ADHD... Fact or Fiction?

By Ofer Zur, Ph.D.

ADHD has been the object of study for over a century and has been considered a controversial condition for several decades. While some view it as a legitimate disorder, others believe that it is simply a diagnostic trend promoted by irritated parents and teachers and greedy pharmaceutical companies.


ADHD: Basic facts and general recap of the complexities involved:
  • This disorder has had many names, including “brain damaged syndrome,” “minimal brain dysfunction (MBD),” “hyperkinetic impulsive disorder” and “attention deficit disorder (ADD).” The current term, ADHD (Attention Deficit/Hyperactivity Disorder), is the product of decades of study, which have identified a main syndrome with 3 specific “types” associated with it.
        *An estimated 3-7% of school-age children are affected by ADHD — roughly 1.5 million children. ADHD
  • While historical research has suggested that boys have been more frequently affected than girls, current studies indicate that nearly equal numbers of boys and girls are affected by this disorder.
  • Research suggests that of the children diagnosed with ADHD and learning disability, approximately 70% were treated with prescription medications.
  • On one side of the debate the claim is that ADHD is a neurologically-based disorder that responds well to the combination of stimulant medication and behavioral intervention. Several studies evidence significant positive impact on social and family interactions as well as on academic performance. Current research suggests that the failure to treat ADHD may result in increased likelihood of drug addiction, school dropout and concurrent mental disorders.
  • On the other side of the debate the claim is that ADHD is a made up diagnosis, nothing more than poor behavior resulting from a lack of discipline and structure. Proponents of this theory believe that disengaged parents become lazy and come to accept inappropriate behavior in their children. They jump at the diagnostic label and pharmaceutical interventions because little is required on the part of the parents. ADHD, according to this view, is a condition invented by the pharmaceutical companies to increase drug sales and corporate dollars. Proponents of this theory also assert that the pharmaceutical interventions cause most of the symptoms associated with ADHD and generally do more harm than good.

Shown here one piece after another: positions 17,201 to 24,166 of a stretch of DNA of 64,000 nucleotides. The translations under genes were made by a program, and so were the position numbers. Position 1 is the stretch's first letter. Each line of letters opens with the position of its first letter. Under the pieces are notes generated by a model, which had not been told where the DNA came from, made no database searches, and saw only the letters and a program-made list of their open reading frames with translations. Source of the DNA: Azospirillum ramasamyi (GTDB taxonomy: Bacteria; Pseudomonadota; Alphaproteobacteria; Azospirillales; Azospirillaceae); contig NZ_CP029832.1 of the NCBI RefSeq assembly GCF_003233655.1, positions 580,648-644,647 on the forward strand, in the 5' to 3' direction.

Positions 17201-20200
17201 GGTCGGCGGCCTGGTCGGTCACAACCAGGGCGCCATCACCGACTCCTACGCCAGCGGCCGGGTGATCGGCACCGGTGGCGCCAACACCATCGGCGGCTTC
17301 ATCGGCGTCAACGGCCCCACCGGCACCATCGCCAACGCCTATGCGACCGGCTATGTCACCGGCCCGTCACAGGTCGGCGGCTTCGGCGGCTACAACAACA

• According to Dr. Cheryl Barton, “The value of the ADHD market was $2.4 billion in 2004 and it is now the 9th largest segment of the CNS market by sales and one of the fastest growing (+40% year-on-year). Global sales of ADHD are forecast to reach $3.3 billion by 2010.”
  • According to Dr. Cheryl Barton, “approximately 50% to 70% of children with ADHD will continue to experience symptoms into adulthood,” suggesting that big pharmaceutical companies will be reaping benefits that were formerly only stemming from pediatric pharmaceutical sales.
  • While ADHD has historically been treated with psychostimulant medication, moderate benefit has been reported with new non-stimulant alternatives.
  • Tom DeWeese of the American Policy Center contests that ADHD is not a biologic disorder but a financial jackpot. He not only points to the millions being made in big pharmaceutical companies but also by the school systems. “DeWeese points out that a 1991 change in eligibility requirements provided schools with $400 in annual federal education grant money for each child diagnosed with ADHD,” equating to big dollars for diagnosis.


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